Participant

    There is a segula that giving masser will make one wealthy, as a matter of fact it’s even stronger than a segula, it’s a promise from hashem, anyone know why it doesn’t seem to work?

    #1050785

    cherrybim
    Participant

    “anyone know why it doesn’t seem to work?”

    Chesedname – Aizehu asher? Hasameach bechelko.

    Are you starving? Do you have a roof over your head?

    Don’t assume that if you had it, you’re still going to have it. What you have now is a new gift from Hashem, not an old one.

    So if you show your appreciation for the gift, and give more Tzedaka, Hashem will continue to provide.

    #1050786

    chesedname
    Participant

    cherrybim

    everything you wrote is true, BUT that isn’t the promise hashem made!

    the promise is anyone that gives masser will be so wealthy they won’t be able to say stop giving, enough times. the question is why that promise doesn’t seem to come true.

    to make the question stronger, hashem says you can even test me on it, and this is the only time we’re allowed to test hashem.

    so yes we have to be thankful for what we have, and be happy with it, but why doesn’t the PROMISE and GUARANTEE seem to work??

    #1050788

    YW Moderator-42
    Moderator

    I don’t know if that promise applies to Maaser K’safim. It is written in the pasuk by giving Maaser of produce. Many peopel extend it to Maaser of money as well though.

    Also, how do you know it doesn’t work? The promise doesn’t say that as soon as you give the Maaser, more money will magically appear in your bank account. It could be that it takes time. Have bitachon that Hashem will fulfill the promise and eventually he will.

    #1050789

    chesedname
    Participant

    YW Moderator-42

    i think every posik and rav says it does apply to masser k’safim. (otherwise you would be right)

    why do i wonder if it works, or why it doesn’t? how many ppl do you know are so wealthy they say “enough already” how many frum ppl do you know that are really worth many millions? compared to the amount of yidden giving masser very few.

    so it’s more than just wait it out and you’ll get the promise fulfilled.

    and I’m stuck with the question, why a promise like that, doesn’t seem to come true?

    #1050790

    YW Moderator-42
    Moderator

    how many ppl do you know are so wealthy they say “enough already” how many frum ppl do you know that are really worth many millions? compared to the amount of yidden giving masser very few

    Hashem says he will give “bracha ad bli dai”. You seem to think this means that the person giving the maaser will say “enough already”. I don’t know what your source is for that, but there is a concept of “sameach b’chelko”. Some people can be given millions and it still won’t be enough for them, does that mean that Hashem didn’t fulfill his promise or that the person himself is too absorbed in gashmiyus to recognize the bracha? Being worth millions does not mean wealthy and wealthy does not mean worth millions. Give maaser and Hashem will provide you with more than enough – whether you notice it or not. In today’s economy many people are only now realizing how wealthy they were a few years ago. A few years ago as their businesses were going up they just wanted “more and more” and never said “enough”, today they wish they could have what they had back then without the extra “more and more”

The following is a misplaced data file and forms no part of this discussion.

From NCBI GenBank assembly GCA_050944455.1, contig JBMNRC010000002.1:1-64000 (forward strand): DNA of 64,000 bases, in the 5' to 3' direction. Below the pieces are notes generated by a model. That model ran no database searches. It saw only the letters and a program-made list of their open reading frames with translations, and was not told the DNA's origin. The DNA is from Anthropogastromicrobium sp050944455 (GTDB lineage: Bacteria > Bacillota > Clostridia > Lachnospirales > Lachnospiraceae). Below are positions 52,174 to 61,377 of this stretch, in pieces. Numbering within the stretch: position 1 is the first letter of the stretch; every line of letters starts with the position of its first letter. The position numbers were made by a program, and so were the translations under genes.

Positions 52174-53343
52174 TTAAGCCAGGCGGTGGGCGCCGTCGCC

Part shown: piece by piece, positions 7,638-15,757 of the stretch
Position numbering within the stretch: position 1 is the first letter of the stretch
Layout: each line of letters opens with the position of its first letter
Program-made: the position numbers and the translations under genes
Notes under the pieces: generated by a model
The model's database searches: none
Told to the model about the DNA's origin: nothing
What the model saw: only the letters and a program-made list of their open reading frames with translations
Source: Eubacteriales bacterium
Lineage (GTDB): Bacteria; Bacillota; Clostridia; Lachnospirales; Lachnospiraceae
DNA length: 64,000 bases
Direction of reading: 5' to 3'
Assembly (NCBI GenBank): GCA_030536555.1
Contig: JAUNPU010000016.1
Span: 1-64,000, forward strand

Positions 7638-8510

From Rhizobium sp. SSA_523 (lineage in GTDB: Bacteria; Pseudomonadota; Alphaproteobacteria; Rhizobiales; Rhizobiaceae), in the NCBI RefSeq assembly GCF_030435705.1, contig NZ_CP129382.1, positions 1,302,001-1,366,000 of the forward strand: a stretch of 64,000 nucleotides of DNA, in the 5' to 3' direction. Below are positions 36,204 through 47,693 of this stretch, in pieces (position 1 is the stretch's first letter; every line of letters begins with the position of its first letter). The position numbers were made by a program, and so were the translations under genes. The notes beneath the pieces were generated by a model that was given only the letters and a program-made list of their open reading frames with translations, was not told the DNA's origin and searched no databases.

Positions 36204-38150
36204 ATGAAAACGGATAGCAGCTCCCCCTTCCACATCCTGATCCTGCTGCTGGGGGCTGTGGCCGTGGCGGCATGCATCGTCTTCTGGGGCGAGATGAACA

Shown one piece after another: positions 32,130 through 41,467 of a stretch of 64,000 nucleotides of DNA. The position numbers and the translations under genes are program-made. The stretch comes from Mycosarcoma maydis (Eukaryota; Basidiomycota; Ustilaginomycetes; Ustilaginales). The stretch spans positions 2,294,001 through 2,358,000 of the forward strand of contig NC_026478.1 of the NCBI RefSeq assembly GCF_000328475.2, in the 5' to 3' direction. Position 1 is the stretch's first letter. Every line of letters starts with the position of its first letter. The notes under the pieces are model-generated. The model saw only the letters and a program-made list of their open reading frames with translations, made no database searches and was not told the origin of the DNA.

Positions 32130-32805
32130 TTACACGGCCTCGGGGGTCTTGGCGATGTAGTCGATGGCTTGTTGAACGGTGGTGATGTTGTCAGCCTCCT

#1050791

    chesedname
    Participant

    mod 42

    the promise is not “to be happy with what you have” because if that was the case a pauper that gives masser, his reward is being happy and broke?? NO! the promise is wealth! and 99% of us are not wealthy.

    the question is why not?

    #1050792

    YW Moderator-42
    Moderator

    You say the promise is “wealth”. Pirkei Avos defines “ashir” as “sameach b’chelko”. I’m not sure exactly what your source is other than the pasuk in Malachi which says “bracha ad bli dai” which basically means “a blessing of enough”, why do you define that bracha as “wealth”? And even so, how do you define “wealth”? Should Hashem give you $1 million? $2 million? $100 million?

    #1050793

    YW Moderator-42
    Moderator

    The problem is that we live in the age of the mega-millions where most people are not happy with what they have. They all say, “if only I won the lottery…”.

    Let’s say you did win $100 million in the lottery. Would you be rich? Can you afford a new home? Yes. Can you afford to buy a baseball team? Probably not. Do you need to buy a baseball team? No. Do you need to buy a new house? That is questionable. If Hashem feels that you do need it, and you give maaser, than he will provide you with the means to buy it, but he won’t necessarily give you $100 million.

    #1050794